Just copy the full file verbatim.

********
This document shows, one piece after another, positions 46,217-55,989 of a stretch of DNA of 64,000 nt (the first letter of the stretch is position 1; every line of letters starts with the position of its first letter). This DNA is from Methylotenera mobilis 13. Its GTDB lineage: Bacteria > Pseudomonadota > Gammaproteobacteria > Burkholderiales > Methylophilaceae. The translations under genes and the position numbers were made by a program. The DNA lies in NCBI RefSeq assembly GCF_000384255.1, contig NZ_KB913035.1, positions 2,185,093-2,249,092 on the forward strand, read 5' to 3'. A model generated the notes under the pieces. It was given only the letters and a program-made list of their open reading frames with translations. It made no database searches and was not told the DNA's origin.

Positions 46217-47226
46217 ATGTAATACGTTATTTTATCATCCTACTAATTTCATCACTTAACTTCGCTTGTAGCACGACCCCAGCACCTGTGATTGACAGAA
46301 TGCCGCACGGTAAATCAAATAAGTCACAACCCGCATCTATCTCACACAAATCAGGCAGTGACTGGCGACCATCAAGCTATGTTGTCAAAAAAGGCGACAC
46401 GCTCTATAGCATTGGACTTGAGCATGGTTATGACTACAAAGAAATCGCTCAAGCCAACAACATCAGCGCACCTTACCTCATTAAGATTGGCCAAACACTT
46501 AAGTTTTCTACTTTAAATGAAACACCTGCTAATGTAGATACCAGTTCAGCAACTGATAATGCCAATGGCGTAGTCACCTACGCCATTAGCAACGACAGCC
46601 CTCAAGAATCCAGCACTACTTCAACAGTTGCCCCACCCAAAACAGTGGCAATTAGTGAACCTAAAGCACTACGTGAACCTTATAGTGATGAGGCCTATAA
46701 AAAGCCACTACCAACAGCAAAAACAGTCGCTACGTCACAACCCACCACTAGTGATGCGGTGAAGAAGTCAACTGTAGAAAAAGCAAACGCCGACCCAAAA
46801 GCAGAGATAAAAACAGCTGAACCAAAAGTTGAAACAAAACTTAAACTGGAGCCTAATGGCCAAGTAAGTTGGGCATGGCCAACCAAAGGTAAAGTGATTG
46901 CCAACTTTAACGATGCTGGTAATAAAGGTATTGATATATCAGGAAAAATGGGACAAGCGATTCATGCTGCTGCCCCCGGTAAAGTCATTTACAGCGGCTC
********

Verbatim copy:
This document shows, one piece after another, positions 46,217-55,989 of a stretch of DNA of 64,000 nt (the first letter of the stretch is position 1; every line of letters starts with the position of its first letter). This DNA is from Methylotenera mobilis 13. Its GTDB lineage: Bacteria > Pseudomonadota > Gammaproteobacteria > Burkholderiales > Methylophilaceae. The translations under genes and the position numbers were made by a program. The DNA lies in NCBI RefSeq assembly GCF_000384255.1, contig NZ_KB913035.1, positions 2,185,093-2,249,092 on the forward strand, read 5' to 3'. A model generated the notes under the pieces. It was given only the letters and a program-made list of their open reading frames with translations. It made no database searches and was not told the DNA's origin.

Positions 46217-47226
46217 ATGTAATACGTTATTTTATCATCCTACTAATTTCATCACTTAACTTCGCTTGTAGCACGACCCCAGCACCTGTGATTGACAGAA
46301 TGCCGCACGGTAAATCAAATAAGTCACAACCCGCATCTATCTCACACAAATCAGGCAGTGACTGGCGACCATCAAGCTATGTTGTCAAAAAAGGCGACAC
46401 GCTCTATAGCATTGGACTTGAGCATGGTTATGACTACAAAGAAATCGCTCAAGCCAACAACATCAGCGCACCTTACCTCATTAAGATTGGCCAAACACTT
46501 AAGTTTTCTACTTTAAATGAAACACCTGCTAATGTAGATACCAGTTCAGCAACTGATAATGCCAATGGCGTAGTCACCTACGCCATTAGCAACGACAGCC
46601 CTCAAGAATCCAGCACTACTTCAACAGTTGCCCCACCCAAAACAGTGGCAATTAGTGAACCTAAAGCACTACGTGAACCTTATAGTGATGAGGCCTATAA
46701 AAAGCCACTACCAACAGCAAAAACAGTCGCTACGTCACAACCCACCACTAGTGATGCGGTGAAGAAGTCAACTGTAGAAAAAGCAAACGCCGACCCAAAA
46801 GCAGAGATAAAAACAGCTGAACCAAAAGTTGAAACAAAACTTAAACTGGAGCCTAATGGCCAAGTAAGTTGGGCATGGCCAACCAAAGGTAAAGTGATTG
46901 CCAACTTTAACGATGCTGGTAATAAAGGTATTGATATATCAGGAAAAATGGGACAAGCGATTCATGCTGCTGCCCCCGGTAAAGTCATTTACAGCGGCTC